Les Miserables: So, what did you think?
Posted by AlanAntonio 2012-12-26 21:14:13


Can you imagine how much better the movie would have become if the producers dared to cast a really strong, albeit unknown actor, to essay Javert? There are so many fantastic, insanely talented actors on Broadway and the West End, for example (and I bet they were all cringing watching Russell Crowe). Crowe's portrayal was weak, and his singing was bland, deprived of conviction.

Les Miserables: So, what did you think?
Posted by Luscious 2012-12-26 21:16:27


Wanted to love it... but didn't. Some of it is very good. Most of it is not. Unfortunately, Hooper got more wrong than right. Loved Hathaway. Hated Crowe. Jackman was very good, but far from perfect. Never could get past the fact that I was watching Hugh Jackman. For me, he never became Valjean.

Les Miserables: So, what did you think?
Posted by CarlosAlberto 2012-12-26 21:20:09


Noooooo Luscious!!! You have to LOVE IT!!! This is broadwayworld.com!! If you don't ABSOLUTELY LOVE IT, then you are considered a traitor: against musicals, musical film and THEE-AY-TURR in general!! You musn't say that!!!

Don't you know that Anne Hathaway already HAS her Oscar and that giving it to her in March, during the ceremony is just a formality?!?

Les Miserables: So, what did you think?
Posted by Luscious 2012-12-26 21:24:22


LOL! Well... I DID love Hathaway. Don't know if she'll be taking home Oscar, but she was the best thing in the movie. It wouldn't bother me one bit if everyone else involved were overlooked come Oscar time.

Les Miserables: So, what did you think?
Posted by metropolis10111 2012-12-26 21:24:33


Luscious can come have a drink with me. I didn't loth it but it was a LONG 3 hours of my life I'll never get back.

Les Miserables: So, what did you think?
Posted by CarlosAlberto 2012-12-26 21:27:42


Luscious can have a drink...or is that rink..with me as well. I loved Hathaway, Redmayne and Barks...oh and Isabelle Allen and the kid who played Gavroche.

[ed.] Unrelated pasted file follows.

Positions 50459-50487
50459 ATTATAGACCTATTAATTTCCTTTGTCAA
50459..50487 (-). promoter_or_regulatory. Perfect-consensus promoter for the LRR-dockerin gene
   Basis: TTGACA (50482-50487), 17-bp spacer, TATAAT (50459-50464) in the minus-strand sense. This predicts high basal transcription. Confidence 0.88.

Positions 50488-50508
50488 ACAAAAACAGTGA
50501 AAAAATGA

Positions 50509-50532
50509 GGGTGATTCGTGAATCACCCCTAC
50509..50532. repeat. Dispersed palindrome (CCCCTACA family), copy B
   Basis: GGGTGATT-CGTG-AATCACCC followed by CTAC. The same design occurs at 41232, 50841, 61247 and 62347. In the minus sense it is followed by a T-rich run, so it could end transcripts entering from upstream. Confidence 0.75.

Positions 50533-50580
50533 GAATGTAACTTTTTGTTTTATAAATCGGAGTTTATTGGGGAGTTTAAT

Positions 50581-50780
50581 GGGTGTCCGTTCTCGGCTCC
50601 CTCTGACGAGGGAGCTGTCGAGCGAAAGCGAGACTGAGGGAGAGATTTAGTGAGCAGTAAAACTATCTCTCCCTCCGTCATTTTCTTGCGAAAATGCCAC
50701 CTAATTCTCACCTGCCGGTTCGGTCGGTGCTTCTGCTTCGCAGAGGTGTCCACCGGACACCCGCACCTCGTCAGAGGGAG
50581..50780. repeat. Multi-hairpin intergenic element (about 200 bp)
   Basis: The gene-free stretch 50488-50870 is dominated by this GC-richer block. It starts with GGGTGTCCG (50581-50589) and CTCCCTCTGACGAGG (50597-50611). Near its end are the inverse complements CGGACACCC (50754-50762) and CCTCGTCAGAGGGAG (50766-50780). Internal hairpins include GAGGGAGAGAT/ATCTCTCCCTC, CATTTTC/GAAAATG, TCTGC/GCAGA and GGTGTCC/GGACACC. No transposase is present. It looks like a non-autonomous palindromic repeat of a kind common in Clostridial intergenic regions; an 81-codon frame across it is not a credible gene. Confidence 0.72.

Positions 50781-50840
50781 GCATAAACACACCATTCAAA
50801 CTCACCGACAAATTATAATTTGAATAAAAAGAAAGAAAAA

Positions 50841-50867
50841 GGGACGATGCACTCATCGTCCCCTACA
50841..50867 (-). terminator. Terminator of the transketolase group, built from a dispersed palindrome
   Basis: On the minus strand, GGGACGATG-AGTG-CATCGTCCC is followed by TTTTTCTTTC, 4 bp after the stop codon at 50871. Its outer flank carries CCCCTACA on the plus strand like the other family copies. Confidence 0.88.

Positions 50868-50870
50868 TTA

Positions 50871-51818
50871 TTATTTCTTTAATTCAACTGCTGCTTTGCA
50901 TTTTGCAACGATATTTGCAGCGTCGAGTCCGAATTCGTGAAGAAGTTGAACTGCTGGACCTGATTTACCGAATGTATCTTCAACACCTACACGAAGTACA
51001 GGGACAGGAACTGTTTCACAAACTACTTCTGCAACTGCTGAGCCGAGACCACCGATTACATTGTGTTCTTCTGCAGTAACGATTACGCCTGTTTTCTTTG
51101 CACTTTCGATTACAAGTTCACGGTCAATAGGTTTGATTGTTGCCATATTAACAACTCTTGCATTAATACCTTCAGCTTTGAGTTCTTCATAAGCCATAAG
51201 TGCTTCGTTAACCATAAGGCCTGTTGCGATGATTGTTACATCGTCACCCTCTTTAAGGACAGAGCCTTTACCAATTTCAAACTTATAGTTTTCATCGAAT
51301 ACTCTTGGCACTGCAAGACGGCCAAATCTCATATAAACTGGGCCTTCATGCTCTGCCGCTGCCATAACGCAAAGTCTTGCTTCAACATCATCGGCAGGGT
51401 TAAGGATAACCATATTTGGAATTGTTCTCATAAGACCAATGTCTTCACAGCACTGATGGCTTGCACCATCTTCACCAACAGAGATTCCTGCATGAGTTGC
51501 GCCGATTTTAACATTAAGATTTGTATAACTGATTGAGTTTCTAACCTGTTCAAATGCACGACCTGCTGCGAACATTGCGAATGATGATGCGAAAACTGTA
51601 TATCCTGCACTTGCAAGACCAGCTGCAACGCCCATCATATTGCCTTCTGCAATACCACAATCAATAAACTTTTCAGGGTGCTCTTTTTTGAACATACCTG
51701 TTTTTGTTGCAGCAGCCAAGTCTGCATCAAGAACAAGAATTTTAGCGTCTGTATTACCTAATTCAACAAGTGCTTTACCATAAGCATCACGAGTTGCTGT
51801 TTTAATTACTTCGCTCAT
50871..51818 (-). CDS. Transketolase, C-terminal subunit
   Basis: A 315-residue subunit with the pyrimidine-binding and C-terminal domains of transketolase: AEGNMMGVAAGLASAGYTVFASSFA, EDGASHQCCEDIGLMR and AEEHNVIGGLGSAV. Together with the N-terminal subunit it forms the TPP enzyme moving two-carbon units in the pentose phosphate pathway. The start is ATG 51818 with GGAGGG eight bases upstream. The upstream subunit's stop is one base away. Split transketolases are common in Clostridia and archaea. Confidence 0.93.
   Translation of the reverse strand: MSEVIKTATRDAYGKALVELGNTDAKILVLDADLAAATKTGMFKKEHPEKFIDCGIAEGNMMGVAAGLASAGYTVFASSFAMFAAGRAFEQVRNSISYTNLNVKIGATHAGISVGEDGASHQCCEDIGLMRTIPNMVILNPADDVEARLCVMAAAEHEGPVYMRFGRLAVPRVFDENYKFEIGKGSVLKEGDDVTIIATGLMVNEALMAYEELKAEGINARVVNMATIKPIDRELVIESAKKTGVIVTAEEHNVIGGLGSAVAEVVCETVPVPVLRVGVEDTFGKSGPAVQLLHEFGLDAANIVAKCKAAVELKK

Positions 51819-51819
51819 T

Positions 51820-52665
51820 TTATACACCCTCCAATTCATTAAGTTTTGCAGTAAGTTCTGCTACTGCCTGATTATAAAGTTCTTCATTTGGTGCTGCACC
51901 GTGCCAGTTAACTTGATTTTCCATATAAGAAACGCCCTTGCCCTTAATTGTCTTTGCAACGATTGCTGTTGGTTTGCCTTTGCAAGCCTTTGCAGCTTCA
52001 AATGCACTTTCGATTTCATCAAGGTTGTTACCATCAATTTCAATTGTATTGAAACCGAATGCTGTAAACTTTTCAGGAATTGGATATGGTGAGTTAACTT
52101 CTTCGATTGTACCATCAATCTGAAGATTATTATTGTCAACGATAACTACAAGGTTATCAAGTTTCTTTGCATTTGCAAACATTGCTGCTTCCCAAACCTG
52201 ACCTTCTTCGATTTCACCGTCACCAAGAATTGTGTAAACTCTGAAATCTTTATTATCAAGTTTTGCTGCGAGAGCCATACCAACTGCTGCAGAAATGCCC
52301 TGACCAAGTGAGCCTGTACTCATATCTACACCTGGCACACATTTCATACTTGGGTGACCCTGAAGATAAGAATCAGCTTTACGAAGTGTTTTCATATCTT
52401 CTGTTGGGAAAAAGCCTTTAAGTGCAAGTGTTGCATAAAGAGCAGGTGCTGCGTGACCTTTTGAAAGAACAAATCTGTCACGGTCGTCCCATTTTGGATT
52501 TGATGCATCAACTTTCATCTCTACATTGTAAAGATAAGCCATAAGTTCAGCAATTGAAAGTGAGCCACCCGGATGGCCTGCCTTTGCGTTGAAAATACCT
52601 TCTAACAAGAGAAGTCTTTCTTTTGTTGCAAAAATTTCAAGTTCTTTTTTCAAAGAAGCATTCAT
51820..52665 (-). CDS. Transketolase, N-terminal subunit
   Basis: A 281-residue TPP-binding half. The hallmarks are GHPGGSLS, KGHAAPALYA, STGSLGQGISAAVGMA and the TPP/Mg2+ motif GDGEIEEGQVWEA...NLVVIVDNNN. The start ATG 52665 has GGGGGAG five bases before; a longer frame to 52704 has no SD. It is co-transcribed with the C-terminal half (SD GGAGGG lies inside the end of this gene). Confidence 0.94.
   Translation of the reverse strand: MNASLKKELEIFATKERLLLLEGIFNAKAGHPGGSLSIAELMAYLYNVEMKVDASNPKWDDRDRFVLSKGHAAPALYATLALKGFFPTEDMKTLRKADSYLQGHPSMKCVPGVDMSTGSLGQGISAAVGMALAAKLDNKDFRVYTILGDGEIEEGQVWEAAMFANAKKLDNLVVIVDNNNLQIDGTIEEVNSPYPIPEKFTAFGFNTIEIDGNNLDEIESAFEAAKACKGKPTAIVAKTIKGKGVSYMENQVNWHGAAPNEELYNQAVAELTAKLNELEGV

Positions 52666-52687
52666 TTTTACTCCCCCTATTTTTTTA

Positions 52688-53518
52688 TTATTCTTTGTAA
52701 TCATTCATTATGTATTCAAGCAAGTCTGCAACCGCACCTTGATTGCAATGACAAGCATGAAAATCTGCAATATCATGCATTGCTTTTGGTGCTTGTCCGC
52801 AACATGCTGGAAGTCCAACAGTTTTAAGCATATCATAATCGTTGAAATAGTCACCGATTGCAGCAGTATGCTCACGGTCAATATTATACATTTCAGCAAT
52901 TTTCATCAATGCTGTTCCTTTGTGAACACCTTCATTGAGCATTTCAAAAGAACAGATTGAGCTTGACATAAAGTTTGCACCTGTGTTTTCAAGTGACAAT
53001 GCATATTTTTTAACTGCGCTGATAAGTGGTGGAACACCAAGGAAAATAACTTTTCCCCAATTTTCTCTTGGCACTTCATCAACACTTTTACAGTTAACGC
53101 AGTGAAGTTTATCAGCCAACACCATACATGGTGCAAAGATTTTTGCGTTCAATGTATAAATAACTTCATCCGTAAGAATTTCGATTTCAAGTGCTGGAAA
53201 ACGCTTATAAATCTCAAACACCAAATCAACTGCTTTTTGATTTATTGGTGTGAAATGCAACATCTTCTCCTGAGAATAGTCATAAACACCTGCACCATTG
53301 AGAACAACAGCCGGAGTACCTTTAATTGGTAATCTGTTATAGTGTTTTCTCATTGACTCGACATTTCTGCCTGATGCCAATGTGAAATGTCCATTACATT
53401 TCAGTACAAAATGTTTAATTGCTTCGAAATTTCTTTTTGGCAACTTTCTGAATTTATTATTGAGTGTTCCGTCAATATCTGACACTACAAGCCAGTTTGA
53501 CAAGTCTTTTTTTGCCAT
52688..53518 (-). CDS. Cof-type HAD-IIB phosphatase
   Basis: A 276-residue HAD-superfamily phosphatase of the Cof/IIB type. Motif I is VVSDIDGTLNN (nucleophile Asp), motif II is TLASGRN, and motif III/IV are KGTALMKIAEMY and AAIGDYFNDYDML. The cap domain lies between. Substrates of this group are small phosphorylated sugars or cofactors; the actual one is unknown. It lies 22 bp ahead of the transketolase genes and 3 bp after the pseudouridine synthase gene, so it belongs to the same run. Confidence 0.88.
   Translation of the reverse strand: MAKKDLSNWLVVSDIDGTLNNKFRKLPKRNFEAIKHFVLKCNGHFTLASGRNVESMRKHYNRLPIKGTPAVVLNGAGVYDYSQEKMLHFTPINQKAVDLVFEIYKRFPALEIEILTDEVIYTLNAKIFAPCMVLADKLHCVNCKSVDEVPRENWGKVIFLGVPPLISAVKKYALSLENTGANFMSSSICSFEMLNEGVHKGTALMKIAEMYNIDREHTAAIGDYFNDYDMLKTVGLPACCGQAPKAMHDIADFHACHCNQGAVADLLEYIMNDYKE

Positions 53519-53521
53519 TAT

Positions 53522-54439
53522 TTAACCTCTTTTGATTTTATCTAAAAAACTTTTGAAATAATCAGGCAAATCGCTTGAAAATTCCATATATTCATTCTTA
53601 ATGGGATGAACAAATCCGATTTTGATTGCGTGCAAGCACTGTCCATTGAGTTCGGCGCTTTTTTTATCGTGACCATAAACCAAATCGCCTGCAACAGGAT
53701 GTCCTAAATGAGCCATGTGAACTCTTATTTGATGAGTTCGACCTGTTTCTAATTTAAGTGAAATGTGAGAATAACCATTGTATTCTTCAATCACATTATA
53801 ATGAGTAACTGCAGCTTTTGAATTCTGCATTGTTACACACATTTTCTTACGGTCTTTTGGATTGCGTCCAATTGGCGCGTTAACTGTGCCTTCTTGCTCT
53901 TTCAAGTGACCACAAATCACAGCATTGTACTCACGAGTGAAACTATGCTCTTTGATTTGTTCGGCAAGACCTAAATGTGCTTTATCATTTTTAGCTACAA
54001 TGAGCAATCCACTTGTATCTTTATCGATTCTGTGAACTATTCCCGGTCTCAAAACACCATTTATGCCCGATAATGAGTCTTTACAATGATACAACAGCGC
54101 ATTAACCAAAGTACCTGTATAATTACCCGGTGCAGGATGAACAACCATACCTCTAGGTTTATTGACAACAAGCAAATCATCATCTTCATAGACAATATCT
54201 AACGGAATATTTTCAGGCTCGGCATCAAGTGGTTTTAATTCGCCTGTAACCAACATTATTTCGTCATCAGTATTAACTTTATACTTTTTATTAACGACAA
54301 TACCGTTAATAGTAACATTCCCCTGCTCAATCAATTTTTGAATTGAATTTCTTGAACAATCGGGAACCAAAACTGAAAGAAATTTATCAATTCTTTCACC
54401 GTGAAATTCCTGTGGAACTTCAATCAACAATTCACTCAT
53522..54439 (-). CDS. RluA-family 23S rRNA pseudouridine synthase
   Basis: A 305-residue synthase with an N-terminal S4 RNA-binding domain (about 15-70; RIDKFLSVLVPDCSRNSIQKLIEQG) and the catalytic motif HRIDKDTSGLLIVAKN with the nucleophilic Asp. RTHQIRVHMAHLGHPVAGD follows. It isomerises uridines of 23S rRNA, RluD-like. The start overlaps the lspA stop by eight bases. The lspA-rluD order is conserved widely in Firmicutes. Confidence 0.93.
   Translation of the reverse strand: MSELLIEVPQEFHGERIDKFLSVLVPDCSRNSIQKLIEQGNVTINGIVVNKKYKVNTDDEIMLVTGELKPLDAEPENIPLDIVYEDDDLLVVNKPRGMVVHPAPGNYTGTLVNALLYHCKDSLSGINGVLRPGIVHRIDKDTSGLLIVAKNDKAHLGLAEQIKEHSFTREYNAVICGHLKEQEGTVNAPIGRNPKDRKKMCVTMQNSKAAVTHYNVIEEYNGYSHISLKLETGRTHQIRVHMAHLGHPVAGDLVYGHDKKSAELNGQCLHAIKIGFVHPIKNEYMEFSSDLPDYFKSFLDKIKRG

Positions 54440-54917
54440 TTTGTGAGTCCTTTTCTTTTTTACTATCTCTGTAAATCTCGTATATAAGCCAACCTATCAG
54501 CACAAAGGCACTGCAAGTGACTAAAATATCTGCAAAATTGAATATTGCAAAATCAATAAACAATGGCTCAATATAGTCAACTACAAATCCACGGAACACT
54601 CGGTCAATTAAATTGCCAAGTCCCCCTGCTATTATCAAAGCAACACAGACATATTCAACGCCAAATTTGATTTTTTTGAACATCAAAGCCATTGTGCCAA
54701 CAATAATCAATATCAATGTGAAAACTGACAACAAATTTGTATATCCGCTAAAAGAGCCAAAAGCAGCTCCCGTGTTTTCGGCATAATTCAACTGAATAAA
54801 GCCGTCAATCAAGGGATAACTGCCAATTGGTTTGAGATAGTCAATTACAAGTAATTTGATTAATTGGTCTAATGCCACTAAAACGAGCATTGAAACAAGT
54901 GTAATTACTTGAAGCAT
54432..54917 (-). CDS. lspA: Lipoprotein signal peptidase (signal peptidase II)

Les Miserables: So, what did you think?
Posted by WiCkEDrOcKS 2012-12-26 21:31:26


I really hope Hooper gets shut out of the Best Director nominees, if nothing else. His was hardly one of the five best directorial efforts of the year.

Les Miserables: So, what did you think?
Posted by Joviedamian 2012-12-26 21:59:05


I wish Robert Downey, Jr. would have been Javert!

This guy sings "Stars" better than Russell did, and this kid is only 15 at the time.

http://www.youtube.com/watch?v=qQI_NqpNsIM

Les Miserables: So, what did you think?
Posted by PTOPhan 2012-12-26 22:46:58


I never saw "Les Mis" on Broadway or in the Kennedy Center, and was not very impressed with the production I attended at Wolf Trap. The movie beats the play out by quite a margin, in my view. First, some of the less important songs have been shortened (e.g., "Little People," which always bored me to tears). Second, they've moved "Do You Hear the People Sing?" to a spot that I think makes more sense. Third, they've added some spoken dialogue and scene changes that help explain the otherwise confusing story. Fourth, they've added introductions to some of the songs that also help explain the action. Fifth, they've revived some of the important bits from the novel that the play cut out (e.g., Marius's grandfather appears in the movie, and Fantine sells something that she doesn't in the play). Sixth, in my view, the slight change in Javert's motivation for his soliloquy makes his character more believable, although some might disagree. Seventh, Jean Valjean's love for his adopted daughter comes through much more strongly than in the stage version.

On the other hand, I think that the much vaunted live singing technique falls flat. Most of the main actors -- especially Russell Crowe -- simply lack the voice to record the songs as part of the action, instead of in the studio. Second, the scenes on the streets are so gritty (literally and figuratively) that they can become almost stomach-turning. Third, the Thenardiers are over the top. There is a danger in making child abusers the comic relief, but the play manages to pull it off without appearing exceptionally tasteless. However, the campy humor of Sacha Baron Cohen and Helena Bonham Carter doesn't fit, especially when sandwiched between the other relentlessly depressing scenes. As for the action during the "liver of a cat" line...the less said, the better.